Yoga, fireplaces, organic food — and failure

Courtney Sale Ross, the very wealthy widow of a Time Warner CEO, put $8 million of her own and her friends’ money into Ross Global Academy, a New York City charter school that promised “an innovative curriculum that would spiral through different historical eras, small class sizes, yoga, Mandarin lessons, an extended day and organic food prepared by a chef,” reports the New York Times. After five years, the city plans to close the K-8 school for low performance. Ross Global lost its appeal last week, though Ross pledges to fight on.

Ross had started a successful private school in East Hampton. She recruited the dean of New York University’s education school for the board of Ross Global.  But the East Village charter, which primarily enrolls black and Hispanic children, went through six principals in five years and lost more than 40 percent of teachers each year. Many parents pulled out their children, often complaining of poor discipline.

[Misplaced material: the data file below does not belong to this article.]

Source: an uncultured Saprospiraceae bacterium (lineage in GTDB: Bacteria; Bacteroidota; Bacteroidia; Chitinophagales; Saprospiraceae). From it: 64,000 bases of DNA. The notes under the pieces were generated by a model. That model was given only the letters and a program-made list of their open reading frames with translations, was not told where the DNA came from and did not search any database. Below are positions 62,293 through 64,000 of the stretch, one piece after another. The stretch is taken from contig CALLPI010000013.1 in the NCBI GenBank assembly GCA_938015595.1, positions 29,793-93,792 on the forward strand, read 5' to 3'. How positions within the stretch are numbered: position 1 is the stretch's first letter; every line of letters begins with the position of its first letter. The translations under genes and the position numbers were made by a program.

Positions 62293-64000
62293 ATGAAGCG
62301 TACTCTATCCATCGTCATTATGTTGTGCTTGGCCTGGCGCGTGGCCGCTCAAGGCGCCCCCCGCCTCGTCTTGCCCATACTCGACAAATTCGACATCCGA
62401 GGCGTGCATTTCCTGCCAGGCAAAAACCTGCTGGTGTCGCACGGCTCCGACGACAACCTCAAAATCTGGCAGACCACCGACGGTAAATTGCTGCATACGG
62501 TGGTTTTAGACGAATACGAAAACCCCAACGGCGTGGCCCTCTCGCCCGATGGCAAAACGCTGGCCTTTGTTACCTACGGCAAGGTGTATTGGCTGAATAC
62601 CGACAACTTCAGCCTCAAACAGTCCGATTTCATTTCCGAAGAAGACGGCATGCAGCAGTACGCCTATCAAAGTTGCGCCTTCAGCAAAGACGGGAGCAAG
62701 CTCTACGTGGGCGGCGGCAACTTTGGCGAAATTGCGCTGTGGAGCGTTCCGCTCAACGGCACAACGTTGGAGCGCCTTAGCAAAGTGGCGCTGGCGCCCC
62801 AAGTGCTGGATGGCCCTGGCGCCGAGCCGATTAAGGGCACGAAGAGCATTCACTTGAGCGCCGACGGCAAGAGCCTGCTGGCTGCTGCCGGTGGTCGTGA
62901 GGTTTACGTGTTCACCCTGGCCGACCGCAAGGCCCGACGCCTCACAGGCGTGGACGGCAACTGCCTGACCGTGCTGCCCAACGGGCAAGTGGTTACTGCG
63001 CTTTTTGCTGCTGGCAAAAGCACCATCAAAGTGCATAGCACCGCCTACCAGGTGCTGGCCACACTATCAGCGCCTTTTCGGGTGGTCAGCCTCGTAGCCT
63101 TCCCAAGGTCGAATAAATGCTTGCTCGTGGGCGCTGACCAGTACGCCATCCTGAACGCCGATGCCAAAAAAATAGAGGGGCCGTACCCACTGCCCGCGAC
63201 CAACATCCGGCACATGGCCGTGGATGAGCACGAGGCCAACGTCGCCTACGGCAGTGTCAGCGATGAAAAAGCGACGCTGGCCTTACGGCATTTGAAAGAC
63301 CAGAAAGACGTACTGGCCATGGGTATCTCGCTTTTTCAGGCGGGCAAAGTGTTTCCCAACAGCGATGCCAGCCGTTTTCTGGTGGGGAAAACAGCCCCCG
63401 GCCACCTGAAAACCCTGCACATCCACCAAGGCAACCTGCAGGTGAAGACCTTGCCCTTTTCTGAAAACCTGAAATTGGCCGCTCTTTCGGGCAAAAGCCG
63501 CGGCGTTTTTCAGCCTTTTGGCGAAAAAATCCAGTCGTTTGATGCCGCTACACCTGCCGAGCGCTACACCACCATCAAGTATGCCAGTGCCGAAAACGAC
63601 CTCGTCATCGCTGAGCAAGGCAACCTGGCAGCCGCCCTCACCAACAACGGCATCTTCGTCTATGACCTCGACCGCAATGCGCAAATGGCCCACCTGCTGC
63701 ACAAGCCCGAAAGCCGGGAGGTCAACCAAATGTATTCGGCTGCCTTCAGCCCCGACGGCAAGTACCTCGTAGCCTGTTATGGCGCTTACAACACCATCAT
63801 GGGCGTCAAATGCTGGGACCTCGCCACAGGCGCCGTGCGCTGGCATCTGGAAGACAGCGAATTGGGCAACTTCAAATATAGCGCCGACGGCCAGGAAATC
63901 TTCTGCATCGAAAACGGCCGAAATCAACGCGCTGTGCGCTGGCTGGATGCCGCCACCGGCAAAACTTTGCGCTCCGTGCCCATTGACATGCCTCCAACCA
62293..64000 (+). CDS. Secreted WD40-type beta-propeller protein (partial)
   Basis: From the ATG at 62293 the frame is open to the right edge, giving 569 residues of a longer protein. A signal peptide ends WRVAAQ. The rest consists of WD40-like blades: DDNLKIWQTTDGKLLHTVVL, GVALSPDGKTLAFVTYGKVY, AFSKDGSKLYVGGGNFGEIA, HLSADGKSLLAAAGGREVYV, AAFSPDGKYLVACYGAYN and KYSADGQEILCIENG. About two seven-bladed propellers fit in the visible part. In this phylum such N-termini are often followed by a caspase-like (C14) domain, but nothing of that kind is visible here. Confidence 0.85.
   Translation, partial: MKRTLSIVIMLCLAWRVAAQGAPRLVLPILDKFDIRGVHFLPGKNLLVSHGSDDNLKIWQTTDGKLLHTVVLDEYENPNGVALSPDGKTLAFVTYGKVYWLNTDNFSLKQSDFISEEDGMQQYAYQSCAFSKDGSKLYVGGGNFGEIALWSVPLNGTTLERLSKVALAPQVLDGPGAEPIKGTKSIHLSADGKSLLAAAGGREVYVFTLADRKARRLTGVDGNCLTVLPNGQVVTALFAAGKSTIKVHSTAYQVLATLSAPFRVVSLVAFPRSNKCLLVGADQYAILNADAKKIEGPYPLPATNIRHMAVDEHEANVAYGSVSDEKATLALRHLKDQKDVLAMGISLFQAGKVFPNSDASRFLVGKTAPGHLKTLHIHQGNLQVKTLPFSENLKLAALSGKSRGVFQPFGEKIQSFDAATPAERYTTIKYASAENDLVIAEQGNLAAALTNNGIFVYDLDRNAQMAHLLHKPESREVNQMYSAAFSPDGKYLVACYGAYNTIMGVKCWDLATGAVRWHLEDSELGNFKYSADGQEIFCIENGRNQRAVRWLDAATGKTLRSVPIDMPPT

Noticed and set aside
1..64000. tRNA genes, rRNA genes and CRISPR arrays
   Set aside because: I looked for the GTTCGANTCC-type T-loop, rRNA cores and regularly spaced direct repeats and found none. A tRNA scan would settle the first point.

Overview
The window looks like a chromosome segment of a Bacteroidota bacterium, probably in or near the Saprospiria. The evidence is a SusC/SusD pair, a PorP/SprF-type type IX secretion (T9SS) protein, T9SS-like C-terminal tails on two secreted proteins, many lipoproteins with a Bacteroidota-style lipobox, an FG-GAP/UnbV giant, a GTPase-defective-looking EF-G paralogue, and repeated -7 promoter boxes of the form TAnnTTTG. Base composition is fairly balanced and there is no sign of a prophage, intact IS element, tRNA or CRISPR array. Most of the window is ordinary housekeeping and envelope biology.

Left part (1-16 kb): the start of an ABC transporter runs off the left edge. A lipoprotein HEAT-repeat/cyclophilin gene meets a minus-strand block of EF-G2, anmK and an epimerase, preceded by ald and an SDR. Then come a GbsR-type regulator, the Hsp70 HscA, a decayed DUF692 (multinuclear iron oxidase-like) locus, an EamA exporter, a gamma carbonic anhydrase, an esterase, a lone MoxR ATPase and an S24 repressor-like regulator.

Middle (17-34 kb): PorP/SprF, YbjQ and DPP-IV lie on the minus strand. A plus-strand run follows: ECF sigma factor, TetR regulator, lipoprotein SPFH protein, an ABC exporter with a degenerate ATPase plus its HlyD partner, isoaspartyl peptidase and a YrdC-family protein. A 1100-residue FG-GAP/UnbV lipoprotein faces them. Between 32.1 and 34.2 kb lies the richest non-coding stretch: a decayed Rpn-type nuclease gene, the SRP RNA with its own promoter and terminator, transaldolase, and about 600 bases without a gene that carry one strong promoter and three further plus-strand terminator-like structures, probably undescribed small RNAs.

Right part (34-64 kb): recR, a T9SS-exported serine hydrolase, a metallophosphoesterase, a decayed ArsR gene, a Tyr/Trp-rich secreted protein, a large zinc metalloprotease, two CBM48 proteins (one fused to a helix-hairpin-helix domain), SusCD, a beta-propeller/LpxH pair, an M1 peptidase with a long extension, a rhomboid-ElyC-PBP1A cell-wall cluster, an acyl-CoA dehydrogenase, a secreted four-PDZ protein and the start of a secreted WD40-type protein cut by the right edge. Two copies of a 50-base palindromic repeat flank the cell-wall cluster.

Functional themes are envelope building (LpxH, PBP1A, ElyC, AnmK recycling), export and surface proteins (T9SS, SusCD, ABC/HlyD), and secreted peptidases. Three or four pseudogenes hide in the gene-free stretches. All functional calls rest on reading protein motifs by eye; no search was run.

Much of the extra funding seems to have gone for decor.

Mrs. Ross and her backers spent $3 million making the school look “like an Ikea showroom, with working gas fireplaces, lounges and daybeds in the hallways,” said Mariama Sanoh, 32, who had three children at the school. But in the classrooms, there was often chaos.

“The middle school was extremely violent,” said Ms. Sanoh, who has since withdrawn her children. “There were students cursing, breaking chairs, out of control, and there was no strong disciplinary action. Children just knew they would be suspended for several days and come back.”

Charles Hosang, 35, withdrew his third-grade son after three years because of a “very bad bullying problem.”

In a 2006 interview, Ross told the New York Times about her desire to provide “a 21st century skill set, interdisciplinary, integrated thinking, and innovative leadership” to city children, educating “the whole child for the whole world.” If she’d hired a competent principal and prioritized spending, it might have worked.